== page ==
facilities, privileges and/or accommodations available to the
general public.” (Id. ¶ 12.) Paragraph 7
of Plaintiff's Complaint describes the existing
violations at Gulf Gate Plaza. (See id. ¶ 7.)
moves to dismiss Plaintiff's complaint for (1) lack of
subject-matter jurisdiction pursuant to Federal Rule of Civil
Procedure 12(b)(1) because plaintiff lacks standing and (2)
failure to state a claim upon which relief can be granted
pursuant to Federal Rule of Civil Procedure 12(b)(6). The
Court agrees in part.
It is a
fundamental principal that federal subject-matter
jurisdiction is limited to actual cases or controversies.
Spokeo, Inc. v. Robins, 136 S.Ct. 1540,
1547 (2016) (citing Raines v. Byrd, 521 U.S. 811,
818 (1997)). The minimum requirement for standing consists of
three elements: (1) the plaintiff suffered an injury-in-fact,
(2) that is fairly traceable to the defendant's
challenged conduct, and (3) that is likely redressable by a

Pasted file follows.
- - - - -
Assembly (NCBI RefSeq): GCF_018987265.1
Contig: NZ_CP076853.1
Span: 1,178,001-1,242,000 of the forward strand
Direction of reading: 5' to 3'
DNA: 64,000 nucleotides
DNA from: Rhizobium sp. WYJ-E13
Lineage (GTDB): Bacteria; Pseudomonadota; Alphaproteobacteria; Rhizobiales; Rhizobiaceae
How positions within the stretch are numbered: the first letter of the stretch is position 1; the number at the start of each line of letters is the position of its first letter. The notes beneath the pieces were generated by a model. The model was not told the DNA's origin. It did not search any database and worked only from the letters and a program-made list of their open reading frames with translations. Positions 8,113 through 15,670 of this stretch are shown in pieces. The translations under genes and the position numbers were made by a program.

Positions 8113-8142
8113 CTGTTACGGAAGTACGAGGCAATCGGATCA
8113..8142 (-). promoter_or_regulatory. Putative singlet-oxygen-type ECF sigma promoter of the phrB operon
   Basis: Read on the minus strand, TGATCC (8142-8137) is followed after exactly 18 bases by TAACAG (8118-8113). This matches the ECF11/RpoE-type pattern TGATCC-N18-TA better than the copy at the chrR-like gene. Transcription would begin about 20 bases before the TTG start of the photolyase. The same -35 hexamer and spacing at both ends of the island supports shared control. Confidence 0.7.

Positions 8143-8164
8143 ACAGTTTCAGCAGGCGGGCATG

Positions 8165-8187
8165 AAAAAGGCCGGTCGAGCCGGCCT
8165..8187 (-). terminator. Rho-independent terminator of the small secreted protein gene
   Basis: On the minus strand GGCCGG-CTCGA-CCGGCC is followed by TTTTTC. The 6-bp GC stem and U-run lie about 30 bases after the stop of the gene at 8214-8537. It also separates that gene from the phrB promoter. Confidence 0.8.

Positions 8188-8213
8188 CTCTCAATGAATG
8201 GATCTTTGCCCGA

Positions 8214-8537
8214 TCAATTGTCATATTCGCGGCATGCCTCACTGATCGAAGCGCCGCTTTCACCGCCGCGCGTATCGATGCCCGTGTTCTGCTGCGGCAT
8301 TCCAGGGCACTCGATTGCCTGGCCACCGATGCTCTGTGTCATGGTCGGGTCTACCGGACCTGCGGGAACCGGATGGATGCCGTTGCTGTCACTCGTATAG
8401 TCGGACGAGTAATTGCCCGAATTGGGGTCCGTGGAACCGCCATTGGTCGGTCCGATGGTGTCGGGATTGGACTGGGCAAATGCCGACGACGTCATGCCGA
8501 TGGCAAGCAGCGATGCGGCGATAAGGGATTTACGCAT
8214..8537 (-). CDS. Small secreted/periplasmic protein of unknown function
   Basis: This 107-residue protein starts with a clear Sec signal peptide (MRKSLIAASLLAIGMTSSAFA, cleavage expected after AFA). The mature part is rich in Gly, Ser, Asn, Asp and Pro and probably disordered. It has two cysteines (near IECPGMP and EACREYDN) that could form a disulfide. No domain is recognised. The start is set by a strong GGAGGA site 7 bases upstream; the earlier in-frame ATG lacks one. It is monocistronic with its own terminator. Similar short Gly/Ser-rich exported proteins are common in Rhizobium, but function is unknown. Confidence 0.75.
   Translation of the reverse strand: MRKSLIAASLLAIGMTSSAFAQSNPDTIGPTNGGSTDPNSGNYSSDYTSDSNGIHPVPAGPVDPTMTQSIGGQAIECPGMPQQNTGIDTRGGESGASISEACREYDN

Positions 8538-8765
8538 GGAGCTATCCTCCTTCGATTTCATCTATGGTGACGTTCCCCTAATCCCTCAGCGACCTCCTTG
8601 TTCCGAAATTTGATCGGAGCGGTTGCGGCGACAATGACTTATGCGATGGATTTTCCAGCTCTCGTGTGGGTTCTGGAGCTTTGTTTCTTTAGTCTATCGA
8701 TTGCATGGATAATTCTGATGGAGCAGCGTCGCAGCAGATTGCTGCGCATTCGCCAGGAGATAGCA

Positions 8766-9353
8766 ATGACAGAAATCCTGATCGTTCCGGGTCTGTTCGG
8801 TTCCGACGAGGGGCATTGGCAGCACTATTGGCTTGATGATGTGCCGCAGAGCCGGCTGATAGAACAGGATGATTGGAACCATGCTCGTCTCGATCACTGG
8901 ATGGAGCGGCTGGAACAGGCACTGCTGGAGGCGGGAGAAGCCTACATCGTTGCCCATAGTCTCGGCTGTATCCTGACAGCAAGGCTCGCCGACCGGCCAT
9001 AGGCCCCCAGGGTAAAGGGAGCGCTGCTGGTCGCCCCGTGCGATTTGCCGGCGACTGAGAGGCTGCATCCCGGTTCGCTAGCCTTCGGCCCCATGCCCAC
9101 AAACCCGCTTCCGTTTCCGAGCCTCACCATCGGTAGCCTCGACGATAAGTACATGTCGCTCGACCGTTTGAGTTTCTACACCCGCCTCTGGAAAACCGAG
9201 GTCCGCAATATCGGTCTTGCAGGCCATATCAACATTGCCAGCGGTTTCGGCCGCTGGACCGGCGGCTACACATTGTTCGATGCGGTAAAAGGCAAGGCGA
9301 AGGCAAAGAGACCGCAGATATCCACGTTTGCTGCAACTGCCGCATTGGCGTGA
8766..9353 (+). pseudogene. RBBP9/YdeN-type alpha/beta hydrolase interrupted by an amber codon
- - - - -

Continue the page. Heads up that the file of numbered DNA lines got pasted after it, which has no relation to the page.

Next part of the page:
favorable judicial decision. Id. (citation omitted).
“[A] plaintiff must demonstrate standing separately for
each form of relief sought.” DaimlerChrysler Corp.
v. Cuno, 547 U.S. 332, 352 (2006). When an injunction is
sought, the moving party must also show a continuing threat
of injury. Friends of Earth, Inc. v. Laidlaw Envtl.
Servs. (TOC), Inc., 528 U.S. 167, 180-81 (2000). To
merit injunctive relief, a plaintiff must demonstrate that
she suffers the threat of an “‘injury in
fact' that is concrete and particularized; the threat
must be actual and imminent, not conjectural or hypothetical;
it must be fairly traceable to the challenged action of the
defendant; and it must be likely that a favorable judicial